You’re Probably Not Using This Feature of Adobe Lightroom

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If you’re a reader of this site, we’re very positive that you’re using Adobe Lightroom to edit your images. Overall, it’s an industry standard–and we teach you new things about it all the time that you probably don’t utilize.

For example, consider this: did you know that there are two ways to edit the highlights and shadows? As many of you know, the basic adjustments panel offers this–and beyond that many photographers don’t care to make other edits. But there is also an area below this in the Tone Curve section.

Again, we put high emphasis on many! However as we’ve shown before, there are better ways to work with saturation and brightness of specific parts of the images through the color channels.

So then why would Adobe add two different ways to edit highlights and shadows?

This response came from Eric Chan, Adobe Principle Scientist working on Adobe Camera Raw and Lightroom.

“In the Basic panel, Highlights and Shadows serve as the primary tone mapping controls. They are sensitive to image content and edges within the image. They are effective at adjusting overall (global) contrast, while preserving local contrast. They are useful for tone mapping high dynamic range (HDR) images. They automatically expand their effective range when applied to high-contrast images (like HDR images), and automatically reduce their range when applied to low-contrast (e.g., foggy) images. The underlying mechanism behind Highlights and Shadows is generally known as “local adaptation,” which means that the controls do different things in different parts of the image. It’s as if each pixel has its own tone curve. In short, the Highlights and Shadows controls in the Basic panel are very “dynamic” in nature.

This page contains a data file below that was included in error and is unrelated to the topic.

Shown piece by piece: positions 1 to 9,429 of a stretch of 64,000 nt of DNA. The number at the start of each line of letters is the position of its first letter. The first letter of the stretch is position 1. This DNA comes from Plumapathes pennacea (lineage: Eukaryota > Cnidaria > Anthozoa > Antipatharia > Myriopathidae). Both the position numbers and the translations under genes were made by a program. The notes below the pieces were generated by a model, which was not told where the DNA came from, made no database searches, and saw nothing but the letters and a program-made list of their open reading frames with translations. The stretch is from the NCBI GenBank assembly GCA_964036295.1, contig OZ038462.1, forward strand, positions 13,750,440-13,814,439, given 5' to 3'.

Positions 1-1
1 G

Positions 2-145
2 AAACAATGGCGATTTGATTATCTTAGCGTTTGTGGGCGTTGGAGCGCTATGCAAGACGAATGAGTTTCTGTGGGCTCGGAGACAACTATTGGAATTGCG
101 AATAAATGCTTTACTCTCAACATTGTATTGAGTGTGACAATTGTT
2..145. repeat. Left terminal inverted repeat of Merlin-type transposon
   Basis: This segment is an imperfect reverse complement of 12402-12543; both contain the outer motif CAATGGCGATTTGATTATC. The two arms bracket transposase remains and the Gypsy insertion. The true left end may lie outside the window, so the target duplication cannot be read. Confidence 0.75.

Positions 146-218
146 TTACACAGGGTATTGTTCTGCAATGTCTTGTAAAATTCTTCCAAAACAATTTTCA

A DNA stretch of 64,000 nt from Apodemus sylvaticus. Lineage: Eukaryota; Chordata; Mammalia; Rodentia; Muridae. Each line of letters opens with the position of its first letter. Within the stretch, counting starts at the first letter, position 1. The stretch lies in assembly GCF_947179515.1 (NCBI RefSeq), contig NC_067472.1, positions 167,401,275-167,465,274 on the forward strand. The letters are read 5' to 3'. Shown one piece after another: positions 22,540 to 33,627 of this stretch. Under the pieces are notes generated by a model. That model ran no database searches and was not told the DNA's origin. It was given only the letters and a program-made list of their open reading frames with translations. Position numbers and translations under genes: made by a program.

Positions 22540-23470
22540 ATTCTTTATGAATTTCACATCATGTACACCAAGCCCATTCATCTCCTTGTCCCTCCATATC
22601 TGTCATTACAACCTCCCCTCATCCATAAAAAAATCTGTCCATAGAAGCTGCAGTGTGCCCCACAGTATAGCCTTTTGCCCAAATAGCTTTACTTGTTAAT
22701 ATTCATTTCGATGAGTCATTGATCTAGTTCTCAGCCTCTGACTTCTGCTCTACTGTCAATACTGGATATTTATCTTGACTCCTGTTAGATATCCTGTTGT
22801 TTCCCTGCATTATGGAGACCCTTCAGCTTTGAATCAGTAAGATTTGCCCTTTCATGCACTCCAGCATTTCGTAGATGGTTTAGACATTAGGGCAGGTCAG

In the Tone Curve panel, Highlights and Shadows are much more straightforward or “direct” controls. They simply adjust a portion of the overall global tone curve. Unlike the controls of the same name in the Basic panel, the ones in the Tone Curve panel act globally, and do the same thing at every pixel. Their range is always fixed. They do not adapt automatically to image content in any particular way.

For these reasons, I recommend using Highlights and Shadows first in the Basic panel for primary adjustment, and then (optionally) using Highlights and Shadows in the Tone Curve for fine-tuning (later in the workflow). Put another way, we have the more adaptive, dynamic, “smarter” controls in the Basic panel, and the more low-level, direct, “standard” controls in the Tone Curve panel.”

So basically, lots of photographers have a great reason to spend most of the time in the basic adjustments. But sometimes that just doesn’t cut it and so fine tune adjustments need to be made. But then the question is why do you do said fine tune adjustments?

To be honest, that’s a very subjective question. It all literally depends on what your personal preferences are in each and every situation. We imagine that if you’re very underexposed and want more details from the shadows that you’d boost the overall exposure just enough and then push the shadows in the basic adjustments panel then add a bit more fine tuning.

Unfortunately, the same thing doesn’t always work out with highlights because many modern cameras can’t render as much information from the highlights as it can the shadows.

Chris Gampat

Chris Gampat is the Editor in Chief, Founder, and Publisher of the Phoblographer. He also likes pizza.